Domestic flights are the most expensive they’ve been in nine years, which is great news for Qantas and Virgin.
Also, it’s Friday, which is great news for the rest of us.
The Australian Financial Review (AFR) has reported economy-class tickets for domestic flights have surged, as airlines tighten fare conditions and absorb profits.
Citing a report from the Bureau of Infrastructure, Transport and Regional Economics, AFR says the number of domestic fares that include time and date changes and refunds has risen to 98.6 per cent this month, its highest, excluding the Christmas period, 2009.
Peter Harbison, executive chairman of research group Centre of Aviation, told AFR the spike in flexible domestic fares marks the end of a market-share battle between Qantas and Virgin that pushed prices down between 2012 and 2015.
“Now there is much more stability in the market,” he told AFR,
“They are both content to make profits”
Meanwhile, a study carried out for Telegraph UK by Kayak suggests that in terms of bang for your buck, domestic flights work out MUCH more expensive than international in terms of dollars per mile.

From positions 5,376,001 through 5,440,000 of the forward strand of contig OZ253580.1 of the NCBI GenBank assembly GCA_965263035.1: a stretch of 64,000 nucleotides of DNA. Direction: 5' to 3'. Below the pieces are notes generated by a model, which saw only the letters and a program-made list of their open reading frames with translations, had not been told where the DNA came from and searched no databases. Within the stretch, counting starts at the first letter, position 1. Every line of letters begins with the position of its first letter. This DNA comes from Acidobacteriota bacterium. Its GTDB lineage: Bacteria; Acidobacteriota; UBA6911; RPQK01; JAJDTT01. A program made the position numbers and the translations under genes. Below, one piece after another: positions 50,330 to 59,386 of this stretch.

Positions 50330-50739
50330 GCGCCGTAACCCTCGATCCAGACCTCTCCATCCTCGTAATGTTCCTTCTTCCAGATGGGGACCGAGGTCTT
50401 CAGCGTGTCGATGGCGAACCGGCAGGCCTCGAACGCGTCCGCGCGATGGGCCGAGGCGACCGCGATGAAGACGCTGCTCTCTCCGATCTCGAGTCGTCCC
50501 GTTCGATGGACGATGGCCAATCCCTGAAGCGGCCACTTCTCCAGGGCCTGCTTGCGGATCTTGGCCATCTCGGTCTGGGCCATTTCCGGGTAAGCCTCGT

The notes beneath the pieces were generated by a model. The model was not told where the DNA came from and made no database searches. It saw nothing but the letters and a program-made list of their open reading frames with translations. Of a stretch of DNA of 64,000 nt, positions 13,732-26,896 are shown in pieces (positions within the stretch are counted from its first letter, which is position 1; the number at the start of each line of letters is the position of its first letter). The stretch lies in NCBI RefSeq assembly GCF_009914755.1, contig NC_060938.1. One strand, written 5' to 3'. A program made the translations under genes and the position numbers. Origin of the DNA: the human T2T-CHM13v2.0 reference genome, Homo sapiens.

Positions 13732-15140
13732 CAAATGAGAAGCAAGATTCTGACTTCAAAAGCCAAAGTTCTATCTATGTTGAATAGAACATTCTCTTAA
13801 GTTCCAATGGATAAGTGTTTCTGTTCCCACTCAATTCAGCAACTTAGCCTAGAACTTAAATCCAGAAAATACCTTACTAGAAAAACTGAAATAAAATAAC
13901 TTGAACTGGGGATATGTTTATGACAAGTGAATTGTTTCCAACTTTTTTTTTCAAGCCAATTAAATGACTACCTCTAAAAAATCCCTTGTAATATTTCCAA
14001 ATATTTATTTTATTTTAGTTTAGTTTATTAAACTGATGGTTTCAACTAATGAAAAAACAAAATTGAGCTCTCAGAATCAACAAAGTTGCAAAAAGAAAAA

The study, which assessed the average cost of one-way economy tickets from London to various other cities and divided the cost by distance, found that the further you fly the more value for money you get.
Which is unsurprising when you think about it.
“When setting their total ticket prices, airlines have to take a lot more into account than just fuel costs” Neil Cartwright, travel expert at Kayak, told the Telegraph.
“Taxes and airport fees, among other things, have to be paid regardless of flight length. So, while long-haul flights can seem expensive, they actually offer great value.”
According to the study, the cheapest flight per mile would be from London to Singapore, at less than 3p (about five cents Australian) per mile.
In terms of long-haul flights, the most cost-effective are Singapore and a spate of US cities including LA, Boston and Chicago.
The least cost-effective cities are Miami, San Francisco, and Atlanta, which is home the world’s busiest airport, accompanied by Tokyo and Dubai.
The difference becomes more obvious when looking at European flights, with flights to cities situated closer to London working out almost four times the price of cities further away, such as Madrid, Athens, and Bucharest.
The worst value for money is clearly domestic flights, with the most expensive flight, from London to Manchester, clocking in at 38.67p per mile (about 70 Australian cents) which is almost eleven times more expensive than a flight to Singapore.
Which is as good an excuse as any to start planning your next overseas trip if you ask us!